Did you know that cockleburs (Xanthium genus), those annoying burs that stick to your clothes and scratch your skin, are toxic if consumed? Most people are not in the habit of consuming the prickly, spiny seed pods, but they can be incorporated into animal feeds and hay. Horses, pigs, and cattle can all become poisoned. Pigs are the species most commonly poisoned from these seedlings.
Cocklebur seeds and seedlings contain a potent toxin called carboxyatractyloside. The plant actually produces this toxin to eliminate its competition. Not only is carboxyatractyloside poisonous to animals, it is also a potent plant-growth inhibitor against other plants competing for pasture space.
Clinical signs of poisoning are primarily neurologic (affecting the brain and central nervous system) and are actually secondary to liver failure. Affected animals are weak, ataxic (unbalanced), and depressed. Convulsions are common. Poisoned animals may vomit and have muscle spasms. Vasculitis may cause swelling and edema of the feet and legs which is known as “stocking up.” Mortality rates are high in animals having consumed large amounts of the toxin. Lower levels of toxicity will often cause chronic liver failure, and therefore a failure of the animal to thrive.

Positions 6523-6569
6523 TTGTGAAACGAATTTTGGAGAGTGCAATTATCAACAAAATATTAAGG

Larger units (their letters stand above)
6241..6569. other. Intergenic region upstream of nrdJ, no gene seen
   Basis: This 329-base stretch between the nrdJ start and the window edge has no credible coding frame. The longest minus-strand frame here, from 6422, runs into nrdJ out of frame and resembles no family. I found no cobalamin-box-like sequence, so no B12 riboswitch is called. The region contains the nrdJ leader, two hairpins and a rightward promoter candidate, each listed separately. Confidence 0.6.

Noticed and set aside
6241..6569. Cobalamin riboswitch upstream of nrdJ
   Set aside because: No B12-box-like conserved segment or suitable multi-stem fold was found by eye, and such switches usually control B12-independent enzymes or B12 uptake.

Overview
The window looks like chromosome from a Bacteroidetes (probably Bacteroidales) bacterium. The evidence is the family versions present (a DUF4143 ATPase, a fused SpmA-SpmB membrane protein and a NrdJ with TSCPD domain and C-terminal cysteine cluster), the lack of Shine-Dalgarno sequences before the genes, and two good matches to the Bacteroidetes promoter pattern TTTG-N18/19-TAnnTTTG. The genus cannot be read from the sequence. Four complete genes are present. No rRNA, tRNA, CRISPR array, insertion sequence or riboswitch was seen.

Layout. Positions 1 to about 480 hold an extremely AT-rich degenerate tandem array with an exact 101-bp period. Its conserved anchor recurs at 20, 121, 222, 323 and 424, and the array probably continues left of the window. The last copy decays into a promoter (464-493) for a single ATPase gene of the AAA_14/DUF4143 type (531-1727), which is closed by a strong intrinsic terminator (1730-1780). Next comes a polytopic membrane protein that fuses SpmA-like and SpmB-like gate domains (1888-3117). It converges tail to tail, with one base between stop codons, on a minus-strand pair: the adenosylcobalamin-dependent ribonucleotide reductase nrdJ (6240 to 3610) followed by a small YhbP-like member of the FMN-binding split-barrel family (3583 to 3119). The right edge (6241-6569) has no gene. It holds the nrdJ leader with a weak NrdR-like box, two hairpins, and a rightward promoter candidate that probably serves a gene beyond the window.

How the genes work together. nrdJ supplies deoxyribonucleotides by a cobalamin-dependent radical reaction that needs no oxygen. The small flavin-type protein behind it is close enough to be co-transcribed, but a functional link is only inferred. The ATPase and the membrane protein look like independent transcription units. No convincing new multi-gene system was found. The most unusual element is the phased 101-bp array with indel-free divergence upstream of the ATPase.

Diagnosis is typically made by identifying exposure in feedstuff and documenting blood chemistry changes related to liver failure.
Treatment is primarily supportive and symptomatic. When identified early, mineral oil and activated charcoal given by mouth may be beneficial in limiting absorption. Stimulants such as physostigmine may help in depressed individuals. Anticonvulsants may be necessary to control seizures.
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Stegelmeier, Bryan. “Knowledge is Key to Safety, Plants that Poison Horses.” DVM. August 2007. 8E-13E.